As a part of my #vDM30in30 post series, I’ve got some lab work that we will be doing together. This is the start which will be the foundation for the next set of posts that work with Vagrant and VirtualBox.
We are about to go on an adventure together! Using Vagrant is becoming a standard part of every day for me. As a frequent tester of new technology, one of the most important tools in my toolkit is automation. My tool of choice for that is nearly always Vagrant.
Install Vagrant for your OS of choice from here: https://www.vagrantup.com/downloads.html
Install VirtualBox for your OS of choice from here: https://www.virtualbox.org/wiki/Downloads
Once you’re installed and ready, we will create our new Vagrant configuration together.
Create a Directory and Initialize a Vagrant Configuration
First, we need to create our directory where our configuration will go, and in my case I’ve created a simple folder named VagrantIntro on my OS X machine. The same process holds true for Windows systems, so this will make things easier as we go.
Now we need to initialize a Vagrant configuration with a very simple command
You will see on screen that there has been a ‘Vagrantfile’ created. This is the configuration for your Vagrant deployment which we will be building to set up our first Ubuntu server.
We are going to edit that file shortly, but first let’s jump into what the Vagrant Box list is and how we are going to choose which server to deploy from it.
To figure out which Vagrant box to use, we can scan through the online catalog of Vagrant boxes, neatly found at VagrantBox.es which holds a current list of available images. There are lots of images there to choose from, but in our case we want to narrow the search to show only ones that are the Ubuntu 14.04 Trusty server.
Using the search field above the table, type in Trusty and you will see a more narrowed down list for us:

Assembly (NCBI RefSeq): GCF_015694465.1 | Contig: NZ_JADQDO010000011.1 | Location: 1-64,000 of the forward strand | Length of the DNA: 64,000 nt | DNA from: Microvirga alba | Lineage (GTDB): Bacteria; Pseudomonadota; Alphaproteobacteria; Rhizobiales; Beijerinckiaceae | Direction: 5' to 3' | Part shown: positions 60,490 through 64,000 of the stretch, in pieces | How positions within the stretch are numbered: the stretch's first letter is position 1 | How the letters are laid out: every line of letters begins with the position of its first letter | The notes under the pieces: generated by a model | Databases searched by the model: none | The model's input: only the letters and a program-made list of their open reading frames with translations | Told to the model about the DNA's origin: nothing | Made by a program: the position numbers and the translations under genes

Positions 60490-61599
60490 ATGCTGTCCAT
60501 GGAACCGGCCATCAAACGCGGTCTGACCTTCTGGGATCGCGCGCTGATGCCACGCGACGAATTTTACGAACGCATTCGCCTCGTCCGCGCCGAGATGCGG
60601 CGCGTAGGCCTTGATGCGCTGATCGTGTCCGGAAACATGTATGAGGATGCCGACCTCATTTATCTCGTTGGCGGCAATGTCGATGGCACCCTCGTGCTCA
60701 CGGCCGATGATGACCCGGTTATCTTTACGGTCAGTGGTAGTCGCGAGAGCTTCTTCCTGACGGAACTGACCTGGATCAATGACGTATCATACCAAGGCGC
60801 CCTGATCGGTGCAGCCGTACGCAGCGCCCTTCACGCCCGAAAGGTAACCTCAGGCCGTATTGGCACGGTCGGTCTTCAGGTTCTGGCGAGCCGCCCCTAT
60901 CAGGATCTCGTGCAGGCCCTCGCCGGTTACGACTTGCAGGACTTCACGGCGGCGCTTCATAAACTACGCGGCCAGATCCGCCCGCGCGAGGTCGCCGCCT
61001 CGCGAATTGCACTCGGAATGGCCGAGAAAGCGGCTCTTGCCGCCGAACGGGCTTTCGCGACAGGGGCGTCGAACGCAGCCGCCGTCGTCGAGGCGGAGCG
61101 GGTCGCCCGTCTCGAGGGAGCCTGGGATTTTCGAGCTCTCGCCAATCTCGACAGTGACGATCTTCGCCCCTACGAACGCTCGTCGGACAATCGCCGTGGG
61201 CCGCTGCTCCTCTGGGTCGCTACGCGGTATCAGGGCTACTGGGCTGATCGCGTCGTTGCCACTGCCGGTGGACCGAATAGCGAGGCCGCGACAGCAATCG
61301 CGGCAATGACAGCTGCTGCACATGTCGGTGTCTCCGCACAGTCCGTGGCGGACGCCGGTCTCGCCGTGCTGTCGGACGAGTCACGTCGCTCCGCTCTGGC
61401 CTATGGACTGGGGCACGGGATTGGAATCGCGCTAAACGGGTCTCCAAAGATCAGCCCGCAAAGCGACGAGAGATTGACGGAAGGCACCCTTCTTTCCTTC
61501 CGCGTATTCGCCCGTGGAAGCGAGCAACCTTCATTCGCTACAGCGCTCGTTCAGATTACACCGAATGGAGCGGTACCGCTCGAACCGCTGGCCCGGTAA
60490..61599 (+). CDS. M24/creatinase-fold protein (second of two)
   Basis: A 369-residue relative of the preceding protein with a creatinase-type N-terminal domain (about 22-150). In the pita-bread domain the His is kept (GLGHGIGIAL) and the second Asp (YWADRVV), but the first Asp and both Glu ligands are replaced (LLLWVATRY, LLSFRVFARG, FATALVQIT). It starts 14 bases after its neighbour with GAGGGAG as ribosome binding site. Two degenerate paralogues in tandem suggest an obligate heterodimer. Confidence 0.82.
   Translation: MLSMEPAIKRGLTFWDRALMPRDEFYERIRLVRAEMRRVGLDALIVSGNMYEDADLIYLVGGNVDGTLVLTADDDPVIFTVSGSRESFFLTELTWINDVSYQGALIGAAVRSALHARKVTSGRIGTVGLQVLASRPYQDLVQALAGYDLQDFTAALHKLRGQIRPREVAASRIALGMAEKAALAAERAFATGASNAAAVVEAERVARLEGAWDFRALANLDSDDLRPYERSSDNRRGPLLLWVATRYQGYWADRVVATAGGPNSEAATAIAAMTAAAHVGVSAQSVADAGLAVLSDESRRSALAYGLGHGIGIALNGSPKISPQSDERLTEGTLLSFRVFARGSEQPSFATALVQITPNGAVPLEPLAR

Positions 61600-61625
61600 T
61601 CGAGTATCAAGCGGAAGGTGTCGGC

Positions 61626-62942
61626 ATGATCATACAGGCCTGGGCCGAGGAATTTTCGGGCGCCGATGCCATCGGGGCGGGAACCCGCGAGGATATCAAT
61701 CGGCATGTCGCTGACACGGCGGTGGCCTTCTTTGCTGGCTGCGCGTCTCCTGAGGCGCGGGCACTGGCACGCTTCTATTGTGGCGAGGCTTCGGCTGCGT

You can see that there are a few fields there to show what the configuration for each box is. These are the Name, Provider, URL, and Size in MB. For our Trusty images, we have a list of 5 entries to choose from which include two cloud images for x64 and x86 editions, a full Virtual Box image which includes Chef and Puppet already (Yay!), and also a VMware version of the same file, and finally a KVM edition which is a traditional Ubuntu server build.
We choose, or rather I choose, to use the 14.04 LTS edition. LTS stands for Long Term Support, and these tend to be very stable and popular images for building servers.
For our configuration, we will use the 14.04 amd64 edition for VirtualBox. Make sure you keep the URL handy
https://oss-binaries.phusionpassenger.com/vagrant/boxes/latest/ubuntu-14.04-amd64-vbox.box, as we will be needing it to add to our Vagrantfile next.
Editing the Vagrantfile
For our experiment, we want a completely empty Vagrantfile to start off so that we have a simple version to build on. Copy your current Vagrantfile to another file and rename it to Vagrantfile.old and then open up your Vagrantfile with the editor of your choice (I use Sublime), and empty out the contents of the file.
Now we have a basic Vagrant file to create which will look like this:
# -*- mode: ruby -*-
# vi: set ft=ruby :
VAGRANTFILE_API_VERSION = "2"
ENV['VAGRANT_DEFAULT_PROVIDER'] = 'virtualbox'
Vagrant.configure(VAGRANTFILE_API_VERSION) do |config|
config.vm.define "ubuntutest" do |ubuntutest|
ubuntutest.vm.hostname = "ubuntutest"
ubuntutest.vm.box = "trusty-server"
ubuntutest.vm.box_url = "https://oss-binaries.phusionpassenger.com/vagrant/boxes/latest/ubuntu-14.04-amd64-vbox.box"
As we move through the series, we will deconstruct the Vagrantfile and really dive into how each code block works. For now, this is meant to get our first machine up and running.
Now that we have our configuration file ready, we can check the status to be sure that it is ready to go. This is done with the
vagrant status command. Because I’m on a Mac and I don’t use root privileges, you can see from my screen shot that it will show me using
sudo vagrant status which may be different than what you so.
Next we run my favorite command to kick everything off which is quite simply
vagrant up which will run through our configuration file and create a machine named ubuntutest based on the Ubuntu 14.04 Trusty image. Yup, it’s just that easy:
We can check on our machine status by running the
vagrant status again, and this time you will se a little bit of magic has happened because we now have a running machine!
Now we need to clean up after ourselves because this is just the first step and we may want to take a break between things. We are going to suspend our virtual guest because it doesn’t need to be running all of the time. This is easily done with the
vagrant suspend ubuntutest command, after which we will run another
vagrant status command to confirm that the machine is in a saved state.
There we go! Now pat yourself on the back, take a break and enjoy because we are going to keep on rolling ahead with this Vagrant configuration and grow it much larger in the series. 🙂